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District Court of Appeal, First District, Division 2, California.


Civ. 15269.

Decided: January 29, 1953

Fred A. Watkins, San Francisco, for appellant. Joseph F. Mannion, San Francisco, for respondent.

Appeal by defendant from a judgment in the sum of $10,000 in favor of plaintiff for personal injuries arising out of an automobile accident after trial before the Court sitting without a jury.

Plaintiff, a sixteen year old boy, was riding in a car with five other boys. They were on their way to a dance. The car was driven by the owner, Lawrence J. Davis. While proceeding in a southerly direction on Bernal Avenue in San Francisco about 9:20 p. m. a rear tire went flat Davis was traveling on the inside or passing lane. He traveled for two hundred feet before bringing the car to a stop. Bernal Avenue has four lanes, two in each direction, and a concrete safety island in the middle. The car was brought to a stop in the lane next to the traffic island and about two hundred feet north of an intersecting street. The lights on the car were burning. There was light at this point coming from an industrial plant across the street. Dan Toomey, one of the boys, was placed about seventy feet to the rear of the car with a flashlight to signal drivers into the other lane of traffic. Twenty to twenty-five cars passed and were diverted to the other lane. The door of the trunk was open and plaintiff was searching for a jack when the defendant approached from the south. The Davis car was struck from the rear and plaintiff thrown some distance and suffered severe injuries. Defendant testified he saw Toomey waving the flashlight and thought he was going to cross the street. However, the police officer who investigated the accident said defendant told him at the scene of the accident that he had not seen the flashlight. On cross-examination defendant testified he did not see the plaintiff prior to the accident. One witness testified that at the scene of the accident he asked the defendant if he could see the car and the defendant said, ‘No, I couldn't see anything.’ Davis testified he estimated defendant's speed at seventy miles per hour. Another boy estimated the defendant's speed at sixty-five to seventy miles an hour. Each of them had just a glance at the car before the impact. A skidmark fifty-three feet long was laid down by defendant's car. The point where the accident occurred was on a straight stretch of highway. The facts stated are those disclosed by the record as most favorable to the plaintiff.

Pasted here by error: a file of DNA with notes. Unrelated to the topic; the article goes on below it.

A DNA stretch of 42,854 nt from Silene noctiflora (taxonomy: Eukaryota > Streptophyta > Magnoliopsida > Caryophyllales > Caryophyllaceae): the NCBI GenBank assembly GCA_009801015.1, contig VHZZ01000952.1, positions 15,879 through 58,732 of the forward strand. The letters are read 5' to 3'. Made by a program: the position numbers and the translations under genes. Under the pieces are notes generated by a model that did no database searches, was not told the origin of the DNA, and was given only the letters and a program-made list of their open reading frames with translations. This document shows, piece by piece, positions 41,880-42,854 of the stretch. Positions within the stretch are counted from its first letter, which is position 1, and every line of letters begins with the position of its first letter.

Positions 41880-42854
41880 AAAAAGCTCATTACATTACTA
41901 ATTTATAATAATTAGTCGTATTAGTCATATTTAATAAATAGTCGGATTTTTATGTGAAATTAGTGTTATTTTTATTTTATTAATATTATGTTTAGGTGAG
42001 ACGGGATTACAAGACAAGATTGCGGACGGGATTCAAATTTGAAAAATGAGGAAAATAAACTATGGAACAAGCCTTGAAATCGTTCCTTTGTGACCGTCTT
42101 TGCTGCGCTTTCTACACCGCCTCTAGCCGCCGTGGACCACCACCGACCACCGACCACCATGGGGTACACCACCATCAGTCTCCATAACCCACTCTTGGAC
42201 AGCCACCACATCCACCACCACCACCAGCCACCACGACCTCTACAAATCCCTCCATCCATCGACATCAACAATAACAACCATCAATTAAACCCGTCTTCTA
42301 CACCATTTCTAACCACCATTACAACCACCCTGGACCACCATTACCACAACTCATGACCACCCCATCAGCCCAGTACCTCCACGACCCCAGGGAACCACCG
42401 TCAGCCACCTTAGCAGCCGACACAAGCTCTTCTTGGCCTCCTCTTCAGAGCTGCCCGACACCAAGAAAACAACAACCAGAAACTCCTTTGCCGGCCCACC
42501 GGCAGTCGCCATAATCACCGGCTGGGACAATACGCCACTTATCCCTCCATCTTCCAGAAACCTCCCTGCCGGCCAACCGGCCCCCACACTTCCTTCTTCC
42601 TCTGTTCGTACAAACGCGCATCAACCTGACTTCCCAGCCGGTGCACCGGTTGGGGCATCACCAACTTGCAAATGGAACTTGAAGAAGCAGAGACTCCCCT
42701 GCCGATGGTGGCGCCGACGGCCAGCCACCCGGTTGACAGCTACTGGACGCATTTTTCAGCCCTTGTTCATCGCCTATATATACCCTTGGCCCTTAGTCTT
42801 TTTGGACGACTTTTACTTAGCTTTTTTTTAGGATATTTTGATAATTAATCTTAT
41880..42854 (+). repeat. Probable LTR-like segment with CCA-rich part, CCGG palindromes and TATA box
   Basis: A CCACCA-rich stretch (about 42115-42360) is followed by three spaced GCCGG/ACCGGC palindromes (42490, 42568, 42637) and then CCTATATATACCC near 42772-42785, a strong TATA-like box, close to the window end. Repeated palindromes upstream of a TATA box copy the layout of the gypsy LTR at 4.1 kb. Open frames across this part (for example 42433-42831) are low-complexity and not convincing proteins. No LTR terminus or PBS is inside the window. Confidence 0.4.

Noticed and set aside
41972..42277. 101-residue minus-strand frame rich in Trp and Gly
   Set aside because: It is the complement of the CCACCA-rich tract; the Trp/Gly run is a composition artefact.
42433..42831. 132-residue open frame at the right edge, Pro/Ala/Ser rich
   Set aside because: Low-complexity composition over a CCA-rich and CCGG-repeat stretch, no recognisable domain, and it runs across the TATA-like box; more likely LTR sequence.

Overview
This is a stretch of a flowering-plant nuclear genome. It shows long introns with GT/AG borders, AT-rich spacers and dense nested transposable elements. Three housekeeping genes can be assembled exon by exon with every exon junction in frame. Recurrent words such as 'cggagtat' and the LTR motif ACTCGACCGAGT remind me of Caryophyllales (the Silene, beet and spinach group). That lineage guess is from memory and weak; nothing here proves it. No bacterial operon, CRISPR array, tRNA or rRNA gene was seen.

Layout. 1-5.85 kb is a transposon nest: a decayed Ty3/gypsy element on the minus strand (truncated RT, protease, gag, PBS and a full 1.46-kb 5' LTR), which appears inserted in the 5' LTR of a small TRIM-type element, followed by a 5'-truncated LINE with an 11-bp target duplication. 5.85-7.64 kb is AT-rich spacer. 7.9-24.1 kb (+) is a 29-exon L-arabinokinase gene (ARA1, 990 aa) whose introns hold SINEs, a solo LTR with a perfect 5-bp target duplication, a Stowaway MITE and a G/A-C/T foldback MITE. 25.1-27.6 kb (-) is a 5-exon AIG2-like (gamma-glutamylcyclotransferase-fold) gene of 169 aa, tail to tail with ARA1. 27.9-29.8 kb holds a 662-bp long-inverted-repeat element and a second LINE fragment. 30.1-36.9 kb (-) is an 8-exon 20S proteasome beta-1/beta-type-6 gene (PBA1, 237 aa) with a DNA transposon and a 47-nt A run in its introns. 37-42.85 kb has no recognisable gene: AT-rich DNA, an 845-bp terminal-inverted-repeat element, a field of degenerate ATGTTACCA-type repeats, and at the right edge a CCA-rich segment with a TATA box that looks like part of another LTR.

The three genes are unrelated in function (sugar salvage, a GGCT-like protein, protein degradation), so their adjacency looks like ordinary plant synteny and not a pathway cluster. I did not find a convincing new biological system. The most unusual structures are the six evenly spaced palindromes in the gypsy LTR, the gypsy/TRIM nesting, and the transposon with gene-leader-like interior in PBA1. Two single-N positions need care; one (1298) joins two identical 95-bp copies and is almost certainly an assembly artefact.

Defendant contends that there was no evidence of negligence shown on the part of the defendant and that the plaintiff was guilty of contributory negligence as a matter of law. From the foregoing statement of facts the Court may have properly concluded that defendant was traveling at a rate of speed which was not reasonably prudent under the circumstances. The Court may also have properly concluded that the failure of defendant to observe either the plaintiff, the car or the boy with the flashlight was not the exercise of that due care imposed by the law upon a driver of a motor vehicle under the circumstances. The Court's finding that the defendant was negligent is supported by the evidence.

On the issue of the contributory negligence the defendant argues that the plaintiff voluntarily placed himself in a position of peril and it constituted contributory negligence for him to assist in the changing of a tire on a vehicle which was illegally parked in the passing lane. He cites Basinger v. Yarian, Ohio App., 49 N.E.2d 104, for the proposition that where a passenger at night places himself at the rear of a car to repair a tire he assumes the risk of injury by his act. The Court there held that the question whether plaintiff's conduct constituted contributory negligence was a question of fact which had properly been submitted to the jury. In the present case the plaintiff did not park the car and there was nothing in the evidence which would warrant imputing any negligence on the part of the driver to the plaintiff. Whether or not the plaintiff's conduct under all the circumstances constituted contributory negligence was a question of fact for the trial court to determine. It is a well established rule that the duty of a reviewing Court ‘begins and ends with a determination as to whether there is any substantial evidence, contradicted or uncontradicted, which will support * * *’ the findings and conclusions of the trial court. In re Estate of Bristol, 23 Cal.2d 221, 223, 143 P.2d 689, 690. It is immaterial that the evidence might have supported contrary findings.

The Judgment is affirmed.

PATTERSON, Justice pro tem.

NOURSE, P. J., and DOOLING, J., concur.